Thursday, March 14, 2013

Balloon flag of Israel. Balloon flag of Columbia. Balloon flag of India


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Materials: balloons, scissors, air pump and permanent marker
Today we are going to make flags. We can use this fabric to make very large size sculptures of very different shapes. Always, before we start work on large size sculpture, you have to make sure that you have enough balloons, enough time to work on the sculpture and enough space to make the sculpture. For our first sculpture I will use three colors (red, blue and yellow) to make the rows. Also, I will use different color balloons to connect the rows between each other. However, the sculpture looks much better if you use just one color (clear will do) balloons for the connections. I use different color connection balloons just for purpose of this instruction. Inflate all balloons for the rows leaving about three-inch flat tail (Pic 1). We are going to make two red rows, two blue rows and three yellow rows.

Tie nozzles of two red balloons to make a pair (pic 2). We are going to use a pair of balloons to make each row.

The size of the sculpture depends greatly on the size of the bubbles. In this example we are going to twist bubbles for the rows of the same about six-inch size. Hold two balloons together. Twist the first bubbles of both balloons and lock the free ends of the first bubbles at the same time in one move (Pic 3).

Inflate all balloons to connect the rows leaving about eight-inch flat tail (Pic 4). In this example I use gray or clear color balloons as connectors between rows.

For purpose of this instruction, I will attach the connection balloon to the left side of our sculpture later. So, let's lock the nuzzle of the first gray balloon with the first red bubbles (Pic 5). Work in this fashion to make three bubbles in the row.

Twist the second red bubbles. Lock the nozzle of the second gray balloon with the second red bubbles (Pic 6).

Twist the third red bubbles. Lock the nozzle of the third gray balloon with the third red bubbles (Pic 6).

At the end of each row we twist the last (fourth) bubbles half size of the bubbles that we made the row of. In our example it is about three-inch (Pic 8).

Lock the nozzle of the fourth (here I use clear color) balloon with the fourth red bubbles (Pic 9). Please note: due to the background, the clear balloon may appear white or gray on pictures. We have made the first row. So, our flag is going to be four bubbles long.

Now, we are going to work on the second row. Tie nozzles of the next pair of red balloons. We can work rows from any side. Just for purpose of this instruction I will work all rows from the same (left) side of the sculpture. So, let's twist the first bubbles of the second row (Pic 10).

In this example I am going to use different (pink) color balloons as connectors between rows. Lock the nozzle of the first (pink) balloon with the first red bubbles of the second row (Pic 11). From here we can twist the second row in the same fashion as we did the first row. Then we have to attach the second row on the top of the first row.

Twist the second red bubbles of the second row (Pic 12).

We attach rows to each other by forcing the connection balloons through the corresponding loops of the second row. Force the first gray connection balloon through the loop of the second bubbles of the second row (Pic 13).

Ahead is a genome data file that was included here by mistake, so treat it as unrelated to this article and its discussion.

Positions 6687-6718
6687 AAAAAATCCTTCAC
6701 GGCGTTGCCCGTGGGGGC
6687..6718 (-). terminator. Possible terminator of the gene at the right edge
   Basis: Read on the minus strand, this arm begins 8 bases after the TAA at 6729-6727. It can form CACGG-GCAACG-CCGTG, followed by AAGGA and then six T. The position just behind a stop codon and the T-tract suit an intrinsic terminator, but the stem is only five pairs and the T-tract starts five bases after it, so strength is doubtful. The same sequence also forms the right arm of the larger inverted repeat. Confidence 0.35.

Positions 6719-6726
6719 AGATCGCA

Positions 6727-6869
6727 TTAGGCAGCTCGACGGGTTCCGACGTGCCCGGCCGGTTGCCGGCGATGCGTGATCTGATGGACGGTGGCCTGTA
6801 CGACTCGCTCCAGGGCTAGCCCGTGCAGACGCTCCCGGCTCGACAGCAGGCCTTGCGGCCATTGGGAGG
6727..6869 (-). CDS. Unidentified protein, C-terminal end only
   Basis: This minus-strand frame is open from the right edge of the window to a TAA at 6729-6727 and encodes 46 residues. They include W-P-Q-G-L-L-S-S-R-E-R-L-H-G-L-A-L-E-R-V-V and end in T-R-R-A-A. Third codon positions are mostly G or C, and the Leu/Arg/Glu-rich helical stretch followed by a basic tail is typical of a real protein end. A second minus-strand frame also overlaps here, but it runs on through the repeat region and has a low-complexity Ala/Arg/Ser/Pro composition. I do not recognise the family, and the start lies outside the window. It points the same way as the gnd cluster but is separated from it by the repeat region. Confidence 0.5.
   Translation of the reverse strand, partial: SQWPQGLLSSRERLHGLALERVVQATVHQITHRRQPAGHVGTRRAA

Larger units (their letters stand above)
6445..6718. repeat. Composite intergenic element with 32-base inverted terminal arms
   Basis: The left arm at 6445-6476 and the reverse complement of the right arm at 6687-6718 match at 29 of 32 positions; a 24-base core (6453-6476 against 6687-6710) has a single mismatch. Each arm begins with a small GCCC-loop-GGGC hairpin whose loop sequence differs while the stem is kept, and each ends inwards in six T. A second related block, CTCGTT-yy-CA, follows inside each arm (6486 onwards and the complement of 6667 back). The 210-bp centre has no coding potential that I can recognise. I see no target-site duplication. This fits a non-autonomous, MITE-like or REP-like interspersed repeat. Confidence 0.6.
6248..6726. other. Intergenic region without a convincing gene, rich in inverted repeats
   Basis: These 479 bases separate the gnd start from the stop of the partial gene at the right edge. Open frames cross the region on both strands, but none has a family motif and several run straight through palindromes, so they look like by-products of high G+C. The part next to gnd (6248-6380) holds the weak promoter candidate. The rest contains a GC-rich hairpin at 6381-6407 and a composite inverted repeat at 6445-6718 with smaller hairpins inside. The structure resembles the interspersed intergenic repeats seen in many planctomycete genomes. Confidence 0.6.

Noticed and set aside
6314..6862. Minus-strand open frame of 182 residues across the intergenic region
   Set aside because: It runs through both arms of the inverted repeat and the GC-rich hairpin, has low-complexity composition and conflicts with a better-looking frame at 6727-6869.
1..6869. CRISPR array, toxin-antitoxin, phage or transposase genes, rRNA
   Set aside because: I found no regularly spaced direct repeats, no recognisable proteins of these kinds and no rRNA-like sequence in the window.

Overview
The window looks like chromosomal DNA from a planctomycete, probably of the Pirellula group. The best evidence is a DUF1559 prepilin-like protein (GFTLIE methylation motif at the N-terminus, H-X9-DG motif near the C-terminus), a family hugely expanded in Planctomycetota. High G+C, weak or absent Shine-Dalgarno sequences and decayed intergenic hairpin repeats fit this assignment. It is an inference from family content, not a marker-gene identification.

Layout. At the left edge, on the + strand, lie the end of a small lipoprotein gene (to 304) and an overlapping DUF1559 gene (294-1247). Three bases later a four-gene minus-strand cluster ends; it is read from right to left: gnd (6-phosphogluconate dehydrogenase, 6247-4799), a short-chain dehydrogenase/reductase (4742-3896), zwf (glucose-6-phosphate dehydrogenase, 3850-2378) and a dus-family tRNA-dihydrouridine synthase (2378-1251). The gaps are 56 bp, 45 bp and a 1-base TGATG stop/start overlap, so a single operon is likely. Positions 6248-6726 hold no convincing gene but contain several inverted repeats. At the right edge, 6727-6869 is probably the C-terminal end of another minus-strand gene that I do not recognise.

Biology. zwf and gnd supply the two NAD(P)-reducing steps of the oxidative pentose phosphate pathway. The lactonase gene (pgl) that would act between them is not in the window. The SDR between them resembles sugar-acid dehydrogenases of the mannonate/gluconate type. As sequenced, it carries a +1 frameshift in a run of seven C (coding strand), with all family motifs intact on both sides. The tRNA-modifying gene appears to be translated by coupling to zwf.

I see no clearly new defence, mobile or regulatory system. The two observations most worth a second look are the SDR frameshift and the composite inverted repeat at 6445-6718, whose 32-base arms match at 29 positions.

Twist the rest of the second row in the same fashion (Pic 14). Also we can, and I think it is easier, place the connection balloon between the row balloons before you twist the bubbles. Also, we have to lock the free end of the last bubbles of the second row with the clear connection balloon that we use to lock the last bubbles of the first row.

We are going to use this balloon to connect all rows on the right side of the sculpture. We twist all bubbles of the same about one-inch size. Twist the first bubble of the last clear connection balloon (Pic 15).

Lock the free end of the first clear bubble with the last red bubbles of the second row (Pic 16). We have made the second row and connected it to the first row.

Use the blue balloons to make the next two rows. Place the first (pink) connection balloon between blue balloons and twist the first blue bubbles (Pic 17).

Make sure to fix the second row balloons as close to the first row balloons as you can. Just pull them close together. Twist the first gray about two-inch bubble of the nearest connection balloon (Pic 18). The spot where we twist this bubble is just in level (or slightly above) with the top edge of the red balloons. We have made the connection bubble. We twist all connection bubbles of the same size.

Lock the free ends of the first blue bubbles with the free end of the first gray bubble (Pic 19).

Work in this fashion to the end of the row. We place the pink connection balloons inside of the loop of the corresponding blue bubbles. And we lock the ends of blue bubbles with the corresponding connection (gray) bubbles (Pic 20 through 22). Also, once we make the row we cut off the rest of row balloons and tie off the ends.



Make the fourth row in the same fashion. The only difference is that we place the gray connection balloons between blue bubbles and lock the ends of the blue bubbles with the corresponding connection (pink) bubbles (Pic 23).

Use the yellow balloons to make the next three rows. Also, for this size sculpture ,we can use just one balloon for making each row. It helps to save balloons. Though it takes more time to make the row. Work one side of the row from the beginning to the end (Pic 24 through 26). For this row we lock the free ends of the yellow bubbles (odd row) with corresponding connection (gray) bubbles.




Then work the second side of the row from the end to the beginning (Pic 27).

Tie off the ends and cut off the rest of the yellow balloon (Pic 28).

Make two more yellow rows (Pic 29). We have made total of seven rows.